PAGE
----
ASUNCIÓN, Paraguay (IHT) Fernando Lugo, "the bishop of the poor" as he is known here, was sworn in as president of Paraguay on Friday, ending six decades of one-party rule and promising to give land to the landless and to end the nation's entrenched corruption.
(Guardian) Triumphalism over a Musharraf impeachment won't hide the failings of Pakistan's ruling coalition.
(Democracy Now) Human Rights Watch has accused both Russian and Georgian forces of killing and injuring civilians through indiscriminate attacks over the past week of fighting.
(VOA) The African Union (AU) will be chairing a meeting between Somalia's transitional government and opposition political parties Friday in Djibouti.
KATHMANDU (IANS) After their unexpected triumph in Nepal’s general elections in April, the former Maoist guerrillas Friday began preparations to take up the reins of the new government with their chief Prachanda inching towards absolute victory in the prime ministerial race.
(Guardian) Critically low oxygen levels now pose as great a threat to life in the world's oceans as overfishing and habitat loss, say experts.
(Merco Press) Venezuela raised regulated prices of 15 basic foods ranging from bread to beef by up to 50% and removed price controls from other goods in an attempt to ease sporadic shortages in supermarkets.
MEXICO CITY (IHT) Fernando Martí was supposedly safe. The 14-year-old son of one of the most successful business owners in Mexico, he had a private driver to whisk him through the chaotic streets and a bodyguard.
(Sky News) As Russian troops take up positions on the main highway to Tbilisi, more than 20,000 refugees have arrived in the Georgian capital.
KINSHASA (Reuters) - Democratic Republic of Congo held its first national oil and gas congress this week, seeking to drum up interest and investment in its potentially lucrative but long ignored crude sector.
(Economist) A witness and victim of the conflict in Darfur finds a voice.
DALLAS (IHT) U.S. presidential rivals Barack Obama and John McCain target religious voters on Saturday when as guests of one of America's foremost evangelists they discuss faith in public life, AIDS, the environment and other issues.
(Deutsche Welle) Zimbabwean opposition leader Morgan Tsvangirai said he remains committed to reaching a deal with President Robert Mugabe, but only if he can wield power.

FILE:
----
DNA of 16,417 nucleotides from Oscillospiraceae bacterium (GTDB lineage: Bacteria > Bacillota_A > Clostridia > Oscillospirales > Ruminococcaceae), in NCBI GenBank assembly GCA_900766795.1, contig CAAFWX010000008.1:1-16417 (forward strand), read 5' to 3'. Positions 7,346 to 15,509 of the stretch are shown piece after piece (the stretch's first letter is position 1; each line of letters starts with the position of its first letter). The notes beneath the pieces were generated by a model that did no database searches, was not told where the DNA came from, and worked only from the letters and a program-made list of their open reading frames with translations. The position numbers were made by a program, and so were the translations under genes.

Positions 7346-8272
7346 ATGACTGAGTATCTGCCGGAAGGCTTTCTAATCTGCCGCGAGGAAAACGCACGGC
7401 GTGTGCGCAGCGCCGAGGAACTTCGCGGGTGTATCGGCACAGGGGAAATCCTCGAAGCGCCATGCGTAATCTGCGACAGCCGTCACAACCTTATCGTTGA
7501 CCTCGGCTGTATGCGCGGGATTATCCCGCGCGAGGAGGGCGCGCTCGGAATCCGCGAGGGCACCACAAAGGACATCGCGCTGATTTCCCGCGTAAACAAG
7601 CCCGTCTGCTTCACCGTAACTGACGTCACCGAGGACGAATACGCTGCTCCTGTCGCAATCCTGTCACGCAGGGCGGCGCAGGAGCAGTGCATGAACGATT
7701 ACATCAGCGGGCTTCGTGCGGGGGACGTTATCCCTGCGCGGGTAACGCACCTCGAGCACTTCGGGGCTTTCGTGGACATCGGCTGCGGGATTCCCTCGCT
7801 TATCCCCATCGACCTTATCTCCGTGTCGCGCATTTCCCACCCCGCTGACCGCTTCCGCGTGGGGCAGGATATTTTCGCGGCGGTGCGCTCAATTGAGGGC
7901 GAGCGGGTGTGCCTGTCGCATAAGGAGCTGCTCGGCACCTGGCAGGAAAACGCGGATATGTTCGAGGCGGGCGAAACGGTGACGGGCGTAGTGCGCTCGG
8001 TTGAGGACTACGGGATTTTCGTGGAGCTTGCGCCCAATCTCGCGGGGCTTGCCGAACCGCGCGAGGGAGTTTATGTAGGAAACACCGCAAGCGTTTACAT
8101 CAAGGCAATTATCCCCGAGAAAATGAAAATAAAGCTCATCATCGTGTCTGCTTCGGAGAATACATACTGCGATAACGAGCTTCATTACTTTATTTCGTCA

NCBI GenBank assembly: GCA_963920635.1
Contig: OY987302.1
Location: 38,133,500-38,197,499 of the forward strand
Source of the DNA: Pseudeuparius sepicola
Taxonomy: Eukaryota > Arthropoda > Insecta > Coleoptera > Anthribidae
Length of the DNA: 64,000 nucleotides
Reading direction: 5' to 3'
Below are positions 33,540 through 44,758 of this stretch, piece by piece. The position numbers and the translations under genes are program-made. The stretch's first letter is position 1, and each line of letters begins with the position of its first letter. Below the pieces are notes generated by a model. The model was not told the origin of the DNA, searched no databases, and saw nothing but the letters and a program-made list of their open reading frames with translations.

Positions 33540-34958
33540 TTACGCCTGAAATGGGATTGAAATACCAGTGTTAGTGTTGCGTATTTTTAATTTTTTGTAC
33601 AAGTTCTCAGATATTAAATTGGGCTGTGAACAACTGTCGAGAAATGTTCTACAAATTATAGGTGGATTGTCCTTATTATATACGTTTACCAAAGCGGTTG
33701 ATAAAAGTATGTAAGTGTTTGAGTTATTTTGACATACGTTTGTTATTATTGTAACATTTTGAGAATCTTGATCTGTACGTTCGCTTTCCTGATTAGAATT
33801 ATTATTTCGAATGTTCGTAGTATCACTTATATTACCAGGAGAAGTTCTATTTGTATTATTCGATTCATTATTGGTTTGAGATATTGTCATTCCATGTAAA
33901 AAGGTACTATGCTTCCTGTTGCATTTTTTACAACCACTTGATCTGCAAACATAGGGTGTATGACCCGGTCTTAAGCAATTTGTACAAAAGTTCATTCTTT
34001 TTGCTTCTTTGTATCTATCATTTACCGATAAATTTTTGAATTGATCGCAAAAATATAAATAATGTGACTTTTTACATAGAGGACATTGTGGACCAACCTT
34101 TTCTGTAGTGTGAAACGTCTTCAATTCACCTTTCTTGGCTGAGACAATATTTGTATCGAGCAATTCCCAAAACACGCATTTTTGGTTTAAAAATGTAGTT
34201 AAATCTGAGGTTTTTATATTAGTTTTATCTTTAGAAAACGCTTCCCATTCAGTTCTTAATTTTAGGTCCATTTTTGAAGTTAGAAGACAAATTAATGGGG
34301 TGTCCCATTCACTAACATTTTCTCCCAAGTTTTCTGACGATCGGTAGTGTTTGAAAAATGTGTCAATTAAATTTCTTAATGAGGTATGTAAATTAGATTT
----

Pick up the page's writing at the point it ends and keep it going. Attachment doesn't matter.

BAQOUBA (IPS) Haider, returned from Iran recently, with enough money to pay for his wedding and a new car. Like many others, he was trained to join Badr, the armed wing of the Dawa Party of US-backed Iraqi Prime Minister Nuri al-Maliki.
(BBC News) The claims and counter claims by Sri Lanka's warring parties in the current fighting have overshadowed civilian suffering and misery in the northern region.
(VOA) Syrian officials say Lebanon and Syria have agreed to establish diplomatic ties and exchange ambassadors for the first time since the two countries gained independence more than 60 years ago.
TBILISI-SUKHUMI HIGHWAY, Georgia (Moscow Times) Georgia and Russia angrily accused each other of breaching a truce as they mourned for their dead Wednesday.
(Guardian) Britain's honeybees have suffered catastrophic losses this year, according to a survey of the nation's beekeepers, contributing to a shortage of honey and putting at risk the pollination of fruits and vegetables.
KARACHI (Channel News Asia) Legislators in southern Pakistan voted on Wednesday for a resolution against President Pervez Musharraf, officials said, in the latest prelude to the US-backed leader's possible impeachment.
(Guardian) The Kremlin last night dictated humiliating peace terms to Georgia as the price for halting the Russian invasion of the small Black Sea country and its four-day rout of Georgian forces.
(Osservatorio Balcani) This year marks the 60th anniversary of the exodus of the “refugee children” from Aegean Macedonia (Northern Greece). They fled their homes amidst a civil war and when became adults, could not return to their homes nor claim their land. For this first time ever, their demands were endorsed by the Macedonian government.
PHNOM PENH (Channel News Asia) Cambodia's UN-backed tribunal on Tuesday indicted a former Khmer Rouge prison chief for crimes against humanity and war crimes, ahead of the first trial of regime leaders expected later this year.
MOSCOW (IHT) President Dmitri Medvedev of Russia agreed Tuesday to terms of a cease-fire that could end the clashes in Georgia, saying Russia had "punished" Georgia enough for its aggression against the separatist enclave of South Ossetia.